In the code snippet we look at the contents of two ints a and b (int a, b;) definitions and a pointer p (int *p;). We move various values around and look at &p, p, and *p.

We set the contents of the pointer p = 1. Not a good idea. Run the code with and without the line p = 1. What happens and why? The tittle of the code is self explanatory!

C code: buserr.c

Declaration versus Redirection: the difference uses of the asterisk * operator

Many people get a little confused about the * operator when used in C. The asterisk get used in two ways in C code and you should remember this so as not to get confused. We have used the * to either declare a pointer to a type for example int *ptr or to deference a pointer where * is used as the indirection operator * to access the data by means of pointer ptr, for example c = *ptr where previous c is declared e.g., char c; Here the indirection operator indicated the contents of what the pointer is pointing to is written into the c variable.

Let’s look at the code below and discuss some of the examples to clear this point up. Also we will look at the similarities and differences between arrays and pointers.

C code: pointer-examples.c


int main(int argc, char *argv[]) {

  int a[]={1,2,3,4,5,6,7};

  int i;

  int *p = a; //  equivalent to p = a;

  // lots of ways to print the address of the array.

  // array names such as a or variables such as i have addresses in
  // memory &a and &i, respectively. These are called address constants.
  // They can’t be changed.

  // Note, with pointer or array arithmetic that what is added e.g.,
  // interger 1 in terms of address is dependant on the type. array a is
  // an array of integers so adding 1 would add 04 to the address. If
  // it was a char array then only 1 would be added to the address
  // computation

  printf("addresses: &a = %p a+1 = %p p+1 = %p\n", (void *)&a,
          (void *)(a+1), (void *)(p+1));

  // because a is an array name you can just use a instead of &a
  // to print the address

  printf("addresses: a = %p a+1 = %p p+1 = %p\n", (void *)&a,
          (void *)(a+1), (void *)(p+1));

  // Now lets see the various ways we can look at the content of variables
  // using array and pointer arithmetic. Note, the indirection operator *
  // is used to access data, i.e., the contents of what the pointer is
  // pointing to.

  printf("addresses: a[1] = %d *(a+1) = %d *(p+1) = %d p[1] = %d\n", a[1],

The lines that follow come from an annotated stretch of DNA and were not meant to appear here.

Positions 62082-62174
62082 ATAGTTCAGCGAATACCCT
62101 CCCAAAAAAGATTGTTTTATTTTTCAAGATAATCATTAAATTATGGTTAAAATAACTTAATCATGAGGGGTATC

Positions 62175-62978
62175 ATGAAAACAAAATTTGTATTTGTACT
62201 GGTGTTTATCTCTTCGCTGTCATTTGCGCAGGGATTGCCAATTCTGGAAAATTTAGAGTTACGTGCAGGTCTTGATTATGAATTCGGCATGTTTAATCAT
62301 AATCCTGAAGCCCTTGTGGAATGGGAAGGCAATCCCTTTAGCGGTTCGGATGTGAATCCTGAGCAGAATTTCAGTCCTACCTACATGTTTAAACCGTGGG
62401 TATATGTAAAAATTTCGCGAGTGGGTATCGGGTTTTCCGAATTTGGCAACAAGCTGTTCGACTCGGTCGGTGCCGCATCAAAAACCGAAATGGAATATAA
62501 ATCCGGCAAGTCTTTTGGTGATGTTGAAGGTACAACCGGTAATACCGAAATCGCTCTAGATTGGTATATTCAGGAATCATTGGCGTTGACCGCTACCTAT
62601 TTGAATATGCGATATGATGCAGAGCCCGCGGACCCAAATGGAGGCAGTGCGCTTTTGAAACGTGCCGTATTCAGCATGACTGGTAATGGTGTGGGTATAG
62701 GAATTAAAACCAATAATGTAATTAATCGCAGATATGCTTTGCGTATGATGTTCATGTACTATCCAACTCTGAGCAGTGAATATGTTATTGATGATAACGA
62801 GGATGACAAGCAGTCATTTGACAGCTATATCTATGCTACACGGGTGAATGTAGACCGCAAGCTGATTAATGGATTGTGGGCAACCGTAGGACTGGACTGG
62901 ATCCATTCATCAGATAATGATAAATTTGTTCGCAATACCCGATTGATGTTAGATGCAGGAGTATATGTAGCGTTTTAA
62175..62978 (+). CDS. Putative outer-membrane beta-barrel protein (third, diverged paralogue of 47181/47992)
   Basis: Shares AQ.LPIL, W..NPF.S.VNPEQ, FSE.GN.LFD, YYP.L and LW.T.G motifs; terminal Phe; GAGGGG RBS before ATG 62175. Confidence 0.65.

*(a+1), *(p+1), p[1]);

  // we can use a variable such as i with arrays of course but also for
  // pointer arthimetic


  printf("addresses: a[i] = %d *(a+i) = %d *(p+i) = %d p[i] = %d\n", a[i],
         *(a+i), *(p+i), p[i]);

  // Here we make p point to 0. NULL pointers have significance in C.
  // Because all objets have non zero addresses a NULL pointer always
  // represents an invalid address. Functions can return pointers and
  // indicate failure by returning a NULL pointer.


  // Some times people get confused with the * operator. It has two meanings:

  // When * is used when declaring a pointer char *ptr  means ‘‘pointer to’’
  // a character, e.g.,

  char *ptr = "andrew";
  char  c;

  // but when not used in the declaration of a pointer (e.g., *ptr).
  // The indirection operator * is used to access the data by means of
  // pointer ptr. Therefore,  c = *ptr but the object (a) into variable c


  printf("ptr = %p, *ptr = %c, c = %c\n", (void *)ptr, *ptr, c);

  return 0;


Pointer Arithmetic

Another confusing facility in C is the use of pointer arithmetic with which we may advance a pointer to point to successive memory locations at run-time. It would make little sense to be able to “point anywhere”into memory, and so C automatically adjusts pointers (forwards and backwards) by values that are multiples of the size of the base types (or user-defined structures) to which the pointer points. We specify pointer arithmetic in the same way we specify numeric arithmetic, using +, , and pre- and post- increment and decrement operators (multiplication and division make little sense). We may thus traverse an array with pointer arithmetic:

  int my_strlen(char *str) {

      int len = 0;

      while( *str /* != ’\0’ */ ) {


Notice that we are simply “moving the pointer along”, we are not modifying what it pointers to, simply accessing adjacent memory locations until we reach one containing the NULL character. This example is a little simple, because the character pointer will only be advanced one memory location (one byte) at a time, as a character is one byte long. Alternatively, consider the five equivalent examples:

  int sum_array(int *values, int n) {

      int i, *ip;
      int sum = 0;

      for(sum=0, i=0 ; i<n ; i++)
          sum += values[i];

      for(sum=0, i=0 ; i<n ; i++)
          sum += *(values+i);

      for(sum=0, ip=values; ip<&values[n] ; ip++)
          sum += *ip;

      for(sum=0, i=0 ; i<n ; i++) {
          sum += *values;

      for(sum=0, i=0 ; i<n ; i++)
          sum += *values++;